Presenting the third article in our meet the gemstone series.
Today we are exploring one of Cleopatra’s favourite gems: the beautiful emerald.
One of the world’s most loved and valuable coloured stones, the emerald is one of only four classified precious gemstones — alongside diamond, ruby and sapphire.
Emerald is a variety of the mineral, beryl — much like aquamarine — and it gains its colour from trace amounts of chromium and vanadium.
If you’d like to learn more about this enchanting gemstone, this article dives into the emerald’s colour and strength, the biggest emerald ever found, and much more.
Why is the stone called emerald?
The emerald was first known as “marakata” which had been translated from Sanskrit and meant “the green of growing things.”
Later, the gem was known as “smaragdus” after the Egyptian mines it was found in, and then “esmeralde” in French. Over time, the word then morphed into “emerald”.
What colour is emerald?
Emerald is always green and can range from a blueish green to a yellowish green.
However, only those stones that have a high saturation and dark tone should be labelled emerald; the rest being green beryl.
Despite its rich colour, emerald is usually transparent or translucent.
How strong is emerald?
While emerald boasts a Mohs hardness of 7.5 to 8, which is strong, the stone is usually found to have many inclusions and surface-reaching fractures, which weaken it significantly.
While these inclusions are common, many people are often unaware of them as it has been common practice for hundreds of years to fill these imperfections with a material such as oil or wax.
Untreated, emerald inclusions can be seen with the naked eye, and many more can be seen under magnification. An emerald without such inclusions and fractures would be incredibly rare.
Who does emerald bring luck for?
Emerald is the birthstone for May and is therefore said to bring luck to all who are born in that month.
The precious gem is also said to offer benefit to those born under the star sign of Cancer.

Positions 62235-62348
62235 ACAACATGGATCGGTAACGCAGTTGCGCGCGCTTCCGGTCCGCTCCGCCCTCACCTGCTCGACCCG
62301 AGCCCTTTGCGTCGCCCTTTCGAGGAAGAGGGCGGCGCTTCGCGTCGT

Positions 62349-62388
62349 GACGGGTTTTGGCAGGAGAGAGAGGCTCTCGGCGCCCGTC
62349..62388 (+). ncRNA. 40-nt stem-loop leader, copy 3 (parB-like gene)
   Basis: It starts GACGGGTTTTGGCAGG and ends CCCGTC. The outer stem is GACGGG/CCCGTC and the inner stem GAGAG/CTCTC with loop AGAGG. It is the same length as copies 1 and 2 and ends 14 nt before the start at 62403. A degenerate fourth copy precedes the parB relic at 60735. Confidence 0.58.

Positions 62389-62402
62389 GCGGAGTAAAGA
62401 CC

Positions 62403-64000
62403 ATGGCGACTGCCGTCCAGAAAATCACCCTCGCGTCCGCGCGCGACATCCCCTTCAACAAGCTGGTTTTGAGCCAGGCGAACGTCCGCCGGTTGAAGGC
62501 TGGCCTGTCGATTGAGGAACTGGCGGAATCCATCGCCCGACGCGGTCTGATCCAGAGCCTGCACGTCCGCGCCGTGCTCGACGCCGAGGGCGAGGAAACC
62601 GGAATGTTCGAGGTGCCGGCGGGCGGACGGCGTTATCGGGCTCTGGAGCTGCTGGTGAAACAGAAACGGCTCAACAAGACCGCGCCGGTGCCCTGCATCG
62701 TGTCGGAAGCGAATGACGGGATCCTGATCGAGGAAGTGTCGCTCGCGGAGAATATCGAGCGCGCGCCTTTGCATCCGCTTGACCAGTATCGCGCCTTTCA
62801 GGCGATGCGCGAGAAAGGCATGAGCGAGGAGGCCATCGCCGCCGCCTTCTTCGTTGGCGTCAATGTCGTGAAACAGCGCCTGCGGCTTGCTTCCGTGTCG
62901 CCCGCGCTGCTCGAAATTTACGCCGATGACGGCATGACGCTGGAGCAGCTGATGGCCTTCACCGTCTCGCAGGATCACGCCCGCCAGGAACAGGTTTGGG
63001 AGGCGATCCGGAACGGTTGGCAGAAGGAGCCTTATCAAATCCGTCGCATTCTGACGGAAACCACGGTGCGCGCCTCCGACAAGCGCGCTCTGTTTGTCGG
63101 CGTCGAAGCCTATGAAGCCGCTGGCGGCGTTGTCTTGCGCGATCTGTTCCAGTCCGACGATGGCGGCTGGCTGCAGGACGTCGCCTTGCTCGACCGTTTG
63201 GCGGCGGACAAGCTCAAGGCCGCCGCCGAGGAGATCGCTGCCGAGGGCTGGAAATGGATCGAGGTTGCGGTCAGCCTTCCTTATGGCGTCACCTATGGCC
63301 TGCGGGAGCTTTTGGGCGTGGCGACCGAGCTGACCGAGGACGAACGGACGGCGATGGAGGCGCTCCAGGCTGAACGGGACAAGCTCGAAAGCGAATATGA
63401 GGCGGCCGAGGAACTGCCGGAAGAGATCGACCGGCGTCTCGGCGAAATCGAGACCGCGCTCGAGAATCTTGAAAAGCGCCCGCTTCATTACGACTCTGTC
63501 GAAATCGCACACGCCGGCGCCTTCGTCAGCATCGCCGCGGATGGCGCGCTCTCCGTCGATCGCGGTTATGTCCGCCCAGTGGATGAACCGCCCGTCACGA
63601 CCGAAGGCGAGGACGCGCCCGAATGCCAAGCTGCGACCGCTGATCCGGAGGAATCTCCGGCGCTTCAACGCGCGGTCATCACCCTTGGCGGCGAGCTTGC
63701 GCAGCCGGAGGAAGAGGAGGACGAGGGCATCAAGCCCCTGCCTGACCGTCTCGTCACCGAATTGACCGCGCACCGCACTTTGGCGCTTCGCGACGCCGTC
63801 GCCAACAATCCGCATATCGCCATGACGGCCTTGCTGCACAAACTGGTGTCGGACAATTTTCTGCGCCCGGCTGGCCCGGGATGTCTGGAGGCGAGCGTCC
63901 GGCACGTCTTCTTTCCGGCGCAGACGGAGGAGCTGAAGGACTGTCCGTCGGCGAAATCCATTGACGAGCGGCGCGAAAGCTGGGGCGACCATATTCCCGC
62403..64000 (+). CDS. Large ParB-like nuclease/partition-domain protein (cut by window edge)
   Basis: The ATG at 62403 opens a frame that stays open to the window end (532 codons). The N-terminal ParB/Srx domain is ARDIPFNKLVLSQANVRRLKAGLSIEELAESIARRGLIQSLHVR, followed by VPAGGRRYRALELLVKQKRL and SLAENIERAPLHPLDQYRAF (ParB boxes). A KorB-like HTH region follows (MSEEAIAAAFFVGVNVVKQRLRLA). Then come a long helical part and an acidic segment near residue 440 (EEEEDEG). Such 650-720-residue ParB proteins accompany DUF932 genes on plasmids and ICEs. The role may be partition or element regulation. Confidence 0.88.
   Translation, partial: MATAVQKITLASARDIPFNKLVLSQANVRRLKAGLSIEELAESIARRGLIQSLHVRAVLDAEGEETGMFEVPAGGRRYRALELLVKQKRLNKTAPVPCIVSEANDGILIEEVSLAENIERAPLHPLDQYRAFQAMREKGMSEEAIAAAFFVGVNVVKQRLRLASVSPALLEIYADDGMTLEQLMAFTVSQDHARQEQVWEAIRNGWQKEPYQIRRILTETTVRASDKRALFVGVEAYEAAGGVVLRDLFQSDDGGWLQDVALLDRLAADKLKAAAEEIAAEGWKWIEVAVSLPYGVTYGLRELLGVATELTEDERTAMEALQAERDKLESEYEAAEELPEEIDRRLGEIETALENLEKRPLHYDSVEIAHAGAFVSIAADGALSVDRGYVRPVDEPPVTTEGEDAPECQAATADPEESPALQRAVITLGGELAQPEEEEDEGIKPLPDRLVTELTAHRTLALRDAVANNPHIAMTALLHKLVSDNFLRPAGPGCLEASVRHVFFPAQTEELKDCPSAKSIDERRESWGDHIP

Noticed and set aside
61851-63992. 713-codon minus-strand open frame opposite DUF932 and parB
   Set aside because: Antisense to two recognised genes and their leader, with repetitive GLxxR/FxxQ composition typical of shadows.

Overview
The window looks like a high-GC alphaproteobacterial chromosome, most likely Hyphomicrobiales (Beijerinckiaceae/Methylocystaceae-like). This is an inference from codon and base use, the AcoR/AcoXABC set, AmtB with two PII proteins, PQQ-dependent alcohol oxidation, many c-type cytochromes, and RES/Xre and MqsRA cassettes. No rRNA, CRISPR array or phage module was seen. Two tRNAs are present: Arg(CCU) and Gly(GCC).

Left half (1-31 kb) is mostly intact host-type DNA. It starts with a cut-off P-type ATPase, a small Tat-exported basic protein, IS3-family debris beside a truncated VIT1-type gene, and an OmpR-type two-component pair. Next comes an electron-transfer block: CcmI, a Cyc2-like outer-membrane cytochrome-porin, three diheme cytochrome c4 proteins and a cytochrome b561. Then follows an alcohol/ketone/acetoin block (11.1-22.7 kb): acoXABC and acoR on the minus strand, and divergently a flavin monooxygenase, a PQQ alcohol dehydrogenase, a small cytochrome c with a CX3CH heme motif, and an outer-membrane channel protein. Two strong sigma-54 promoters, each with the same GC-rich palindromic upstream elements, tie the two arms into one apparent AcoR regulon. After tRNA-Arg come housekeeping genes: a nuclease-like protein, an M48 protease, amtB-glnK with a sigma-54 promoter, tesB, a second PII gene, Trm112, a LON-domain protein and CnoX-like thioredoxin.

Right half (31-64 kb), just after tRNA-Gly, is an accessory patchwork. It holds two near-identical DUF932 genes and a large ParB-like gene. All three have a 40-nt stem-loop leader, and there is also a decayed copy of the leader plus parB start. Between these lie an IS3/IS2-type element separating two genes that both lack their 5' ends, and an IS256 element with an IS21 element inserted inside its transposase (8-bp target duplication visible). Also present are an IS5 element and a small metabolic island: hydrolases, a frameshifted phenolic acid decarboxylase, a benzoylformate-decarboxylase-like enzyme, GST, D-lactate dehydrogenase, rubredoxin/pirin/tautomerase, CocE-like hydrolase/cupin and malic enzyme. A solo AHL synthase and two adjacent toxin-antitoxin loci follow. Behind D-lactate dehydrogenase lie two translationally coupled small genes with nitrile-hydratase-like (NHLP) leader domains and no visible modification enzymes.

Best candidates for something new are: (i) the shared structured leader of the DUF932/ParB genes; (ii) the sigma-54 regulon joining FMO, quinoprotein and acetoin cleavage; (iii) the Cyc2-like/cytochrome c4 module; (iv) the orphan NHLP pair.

Where is emerald found?
There are four countries at the forefront of the world’s commercial emerald production and they are Colombia, Zambia, Brazil and Zimbabwe. Colombia alone supplies 50 per cent of all mined emerald.
Other countries that supply smaller amounts of the gem include Pakistan, Nigeria, Afghanistan, Madagascar, Canada and Russia.
How big was the largest emerald ever found?
One of the world’s largest emeralds is the Bahia emerald, which is many crystals of emerald embedded in a large host rock. Found in the Carnaiba Mine in Bahia, Brazil, the rock contains the largest single shard of emerald ever found.
The rock, found in 2001, weighs approximately 341 kg (around 180,000 carats) and is said to be worth $400 million.
Ownership of the Bahia emerald is a complicated affair, with many claiming they own it. Interestingly, it was once listed on eBay at a ‘Buy It Now’ price of $75 million!
What is emerald used for?
Due to the fragility of emerald, it is best used in jewellery settings that protect it rather than present it to situations that could cause it damage.
For this reason, emerald pendants and earrings are popular, as are engagement rings with bezel settings. Emeralds also make excellent accent stones on ring shoulders, if not the main attraction.
Due to the stone’s low density, a 1-carat emerald looks far larger than its true weight, making it a good choice for those who like their jewellery to pop. It also goes without saying that the colour is truly breathtaking.
What are the properties and symbolism of emerald?
Throughout the years, the emerald has symbolised a lot to many.
The Ancient Egyptians believed that the emerald represented love, fertility and rebirth.
It has been said that, in Ancient Rome, Nero watched gladiator fights through a large emerald stone as he found the colour to be calming. Many people today still find the gemstone’s colour to have a calming influence on them.
Many have believed the stone to protect the wearer from illness. The Greek philosopher, Aristotle, said:
“An emerald hung from the neck or worn in a ring will prevent the falling sickness [epilepsy]. We, therefore, commend noblemen that it be hanged about the necks of their children that they fall not into this complaint.”
Ancient folklore suggested that placing an emerald under your tongue would help you to see into the future, and it has long been thought to enhance the wearer’s intuition.
Protection against memory loss is another long-suspected benefit.
A modern perspective is that the emerald offers the wearer wisdom, growth and patience.
You can explore our selection of beautiful emerald jewellery here.